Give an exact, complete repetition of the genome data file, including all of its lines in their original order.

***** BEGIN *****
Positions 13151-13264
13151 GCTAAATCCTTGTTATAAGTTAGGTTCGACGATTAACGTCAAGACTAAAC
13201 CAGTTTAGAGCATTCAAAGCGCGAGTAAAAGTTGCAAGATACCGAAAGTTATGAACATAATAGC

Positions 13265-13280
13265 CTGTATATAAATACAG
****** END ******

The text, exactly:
Positions 13151-13264
13151 GCTAAATCCTTGTTATAAGTTAGGTTCGACGATTAACGTCAAGACTAAAC
13201 CAGTTTAGAGCATTCAAAGCGCGAGTAAAAGTTGCAAGATACCGAAAGTTATGAACATAATAGC

Positions 13265-13280
13265 CTGTATATAAATACAG